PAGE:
Karen Dougherty sees her job as providing Yalies with a variety of meal options — and then hoping they choose the healthy ones.
“It’s up to [the students] to make the nutritious choices,” Dougherty, the director of communications for Yale University Dining Services, said. “We’re not going to stop serving sugary cereal and gooey desserts.”
For some students, however, free will is not enough. Antonio Ingram ’11 said he thinks YUDS should offer more fruits and vegetables in place of more fattening foods, and the dining halls could do more to keep their offerings — including fruit, breads and salad-bar fare — fresh enough to entice hungry students.
“We don’t need to have dessert three times a day,” Ingram said. “They should put out an additional fruit basket instead of iced cupcakes once in a while.”
Even for the most disciplined, eating healthy in Yale dining halls can be difficult, given the limited selection, unhealthy options and the temptation of second helpings, several students said.
Dougherty acknowledged that the dining halls do regularly offer many unhealthy items. But she said healthy eating is a matter of personal decision-making, and students should take the initiative to seek out the dining halls’ healthier options.
“We don’t offer whole milk. We buy low-fat yogurt. We get the canned fruit that’s ‘no sugar added.’ We don’t salt the water that the pasta’s cooked in,” Dougherty said. “We’ve done so much of that that I’m not sure what there is left.”
Among the din
ing halls’ nutritious offerings are carrots, cauliflower, turnips, radishes, leeks, broccoli and other fresh produce, courtesy of the Yale Sustainable Food Project, she said.
Mary Maloy, a registered dietitian practicing in New Haven, said that when a student is not in control of what is available, it is the student’s responsibility to identify and pick out healthy foods, which can include fresh fruits, vegetables and lean proteins.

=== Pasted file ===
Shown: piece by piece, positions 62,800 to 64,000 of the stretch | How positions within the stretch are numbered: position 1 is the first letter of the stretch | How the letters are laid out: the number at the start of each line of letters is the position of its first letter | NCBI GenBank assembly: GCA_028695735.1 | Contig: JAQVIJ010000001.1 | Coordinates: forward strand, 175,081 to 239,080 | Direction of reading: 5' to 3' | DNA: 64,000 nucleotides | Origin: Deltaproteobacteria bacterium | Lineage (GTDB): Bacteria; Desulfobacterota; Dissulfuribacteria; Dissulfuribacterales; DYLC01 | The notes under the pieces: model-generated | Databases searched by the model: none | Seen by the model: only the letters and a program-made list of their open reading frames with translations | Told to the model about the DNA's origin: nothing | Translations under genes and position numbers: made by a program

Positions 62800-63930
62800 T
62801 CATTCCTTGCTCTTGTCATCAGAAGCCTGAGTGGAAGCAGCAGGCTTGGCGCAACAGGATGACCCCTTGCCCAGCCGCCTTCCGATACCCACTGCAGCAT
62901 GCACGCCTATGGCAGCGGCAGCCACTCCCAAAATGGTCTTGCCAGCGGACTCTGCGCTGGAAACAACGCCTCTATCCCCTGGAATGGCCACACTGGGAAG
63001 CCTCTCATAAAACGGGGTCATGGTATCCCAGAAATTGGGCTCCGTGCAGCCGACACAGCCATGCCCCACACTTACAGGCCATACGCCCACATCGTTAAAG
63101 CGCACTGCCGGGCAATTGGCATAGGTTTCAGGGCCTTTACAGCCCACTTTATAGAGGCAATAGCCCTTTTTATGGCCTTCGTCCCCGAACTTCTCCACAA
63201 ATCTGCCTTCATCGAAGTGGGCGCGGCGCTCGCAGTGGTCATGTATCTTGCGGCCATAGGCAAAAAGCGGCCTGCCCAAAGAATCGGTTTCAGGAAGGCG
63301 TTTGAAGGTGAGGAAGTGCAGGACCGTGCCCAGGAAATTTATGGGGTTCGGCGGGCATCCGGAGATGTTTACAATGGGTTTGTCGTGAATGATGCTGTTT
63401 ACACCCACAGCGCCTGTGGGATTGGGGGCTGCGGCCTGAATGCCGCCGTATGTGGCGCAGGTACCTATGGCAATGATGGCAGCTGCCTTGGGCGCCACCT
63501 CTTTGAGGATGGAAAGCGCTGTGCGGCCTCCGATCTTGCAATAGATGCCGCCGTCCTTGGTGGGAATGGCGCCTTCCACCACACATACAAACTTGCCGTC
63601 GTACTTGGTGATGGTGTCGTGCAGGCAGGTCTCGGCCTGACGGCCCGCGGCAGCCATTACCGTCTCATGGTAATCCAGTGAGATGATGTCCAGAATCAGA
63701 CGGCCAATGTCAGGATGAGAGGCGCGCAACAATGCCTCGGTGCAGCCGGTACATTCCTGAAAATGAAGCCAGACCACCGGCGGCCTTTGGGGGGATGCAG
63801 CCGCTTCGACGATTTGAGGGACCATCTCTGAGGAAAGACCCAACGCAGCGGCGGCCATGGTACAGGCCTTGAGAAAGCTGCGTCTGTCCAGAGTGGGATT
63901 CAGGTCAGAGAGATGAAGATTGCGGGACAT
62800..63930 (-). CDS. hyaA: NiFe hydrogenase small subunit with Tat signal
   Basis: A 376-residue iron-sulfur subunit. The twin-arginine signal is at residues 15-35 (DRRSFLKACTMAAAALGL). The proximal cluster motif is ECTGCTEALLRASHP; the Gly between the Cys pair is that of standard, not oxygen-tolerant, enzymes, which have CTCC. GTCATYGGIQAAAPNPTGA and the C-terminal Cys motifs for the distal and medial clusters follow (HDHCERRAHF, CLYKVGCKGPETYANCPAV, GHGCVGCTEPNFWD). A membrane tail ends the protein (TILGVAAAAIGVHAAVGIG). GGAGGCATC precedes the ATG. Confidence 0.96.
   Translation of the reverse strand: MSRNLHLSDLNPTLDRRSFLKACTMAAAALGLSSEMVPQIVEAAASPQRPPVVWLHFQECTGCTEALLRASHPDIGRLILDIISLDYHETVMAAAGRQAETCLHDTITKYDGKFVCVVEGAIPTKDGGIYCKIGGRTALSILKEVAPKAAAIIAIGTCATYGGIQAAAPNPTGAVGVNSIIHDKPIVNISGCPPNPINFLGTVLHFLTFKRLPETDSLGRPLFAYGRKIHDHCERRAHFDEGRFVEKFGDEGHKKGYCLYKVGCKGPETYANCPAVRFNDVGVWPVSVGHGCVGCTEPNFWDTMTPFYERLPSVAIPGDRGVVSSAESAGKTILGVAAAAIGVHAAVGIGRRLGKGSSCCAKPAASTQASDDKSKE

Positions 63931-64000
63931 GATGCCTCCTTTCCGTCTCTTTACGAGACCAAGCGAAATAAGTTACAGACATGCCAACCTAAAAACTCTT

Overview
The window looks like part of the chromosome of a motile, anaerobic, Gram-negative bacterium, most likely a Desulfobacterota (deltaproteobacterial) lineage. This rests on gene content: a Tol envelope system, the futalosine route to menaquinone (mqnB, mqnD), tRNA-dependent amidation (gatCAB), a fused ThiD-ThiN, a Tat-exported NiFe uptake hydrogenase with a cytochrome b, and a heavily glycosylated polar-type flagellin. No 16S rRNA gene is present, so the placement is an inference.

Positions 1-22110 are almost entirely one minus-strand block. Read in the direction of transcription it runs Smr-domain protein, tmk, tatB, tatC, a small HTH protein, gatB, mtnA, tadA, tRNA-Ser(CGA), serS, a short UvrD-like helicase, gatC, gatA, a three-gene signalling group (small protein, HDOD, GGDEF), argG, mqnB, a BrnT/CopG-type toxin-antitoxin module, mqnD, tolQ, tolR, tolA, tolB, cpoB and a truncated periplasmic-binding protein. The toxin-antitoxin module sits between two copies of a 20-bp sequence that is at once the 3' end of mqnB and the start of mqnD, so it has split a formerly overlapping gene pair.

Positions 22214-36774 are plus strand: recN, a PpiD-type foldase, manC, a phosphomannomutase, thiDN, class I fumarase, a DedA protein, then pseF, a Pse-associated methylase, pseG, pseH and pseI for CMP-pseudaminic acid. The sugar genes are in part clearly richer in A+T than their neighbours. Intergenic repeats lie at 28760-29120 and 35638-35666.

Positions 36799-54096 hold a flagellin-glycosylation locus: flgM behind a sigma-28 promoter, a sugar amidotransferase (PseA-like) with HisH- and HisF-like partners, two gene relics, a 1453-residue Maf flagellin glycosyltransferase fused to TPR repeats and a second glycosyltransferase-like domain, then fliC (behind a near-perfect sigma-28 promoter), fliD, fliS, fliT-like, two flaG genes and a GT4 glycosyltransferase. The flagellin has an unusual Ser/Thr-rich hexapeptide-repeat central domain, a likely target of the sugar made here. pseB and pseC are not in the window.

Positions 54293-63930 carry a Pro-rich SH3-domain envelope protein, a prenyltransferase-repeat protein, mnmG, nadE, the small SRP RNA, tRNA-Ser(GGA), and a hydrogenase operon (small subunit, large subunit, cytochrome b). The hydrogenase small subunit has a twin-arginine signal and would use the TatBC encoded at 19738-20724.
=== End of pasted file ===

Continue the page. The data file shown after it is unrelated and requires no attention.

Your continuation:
“Choosing healthy foods doesn’t mean that things have to be plain,” Maloy said. “But you should be able to recognize the ingredients in a dish — they
shouldn’t be mysterious.”
Maloy said breakfast in particular can often be unhealthy because morning fare is often fried, like potatoes, or high in sugar and calories, like pancakes, muffins and some cereals. Bagels, for instance, can contain between 400 and 700 calories before any toppings have been added, she said, and a glass of fruit juice can contain more sugar than a glass of Coke. Maloy said she suggests eating a light breakfast like whole-grain cereal or eggs, which provide valuable protein.
Several students said they think eating such healthy meals is not difficult, as long as doing so is a priority.
“I don’t think there really needs to be any menu improvement in terms of healthy food,” Amanda Calhoun ’11 said. “It’s good how it is now.”
Christine Saffold ’11 said she thinks the food in Yale’s dining halls is generally nutritious, but there could be more variety in the healthy foods YUDS offers.
Compounding the problem for hungry students is what Maloy calls the dining halls’ “buffet-style” environment — it is easy to reach for an extra serving of french fries even if students do not need them, Maloy said. She said she encourages her patients to establish self-control.
“The bottom line is moderation,” she said. “Put everything you’re going to eat for that meal on your tray the first time, and don’t go back.”
Dougherty agrees. She said she thinks the majority of Yale students are healthy eaters and that healthy eating requires “balance, moderation and variety.”
In a YUDS quality survey conducted in fall 2005, students rated the dining halls’ healthiness at 4.4 on a six-point scale, Dougherty said.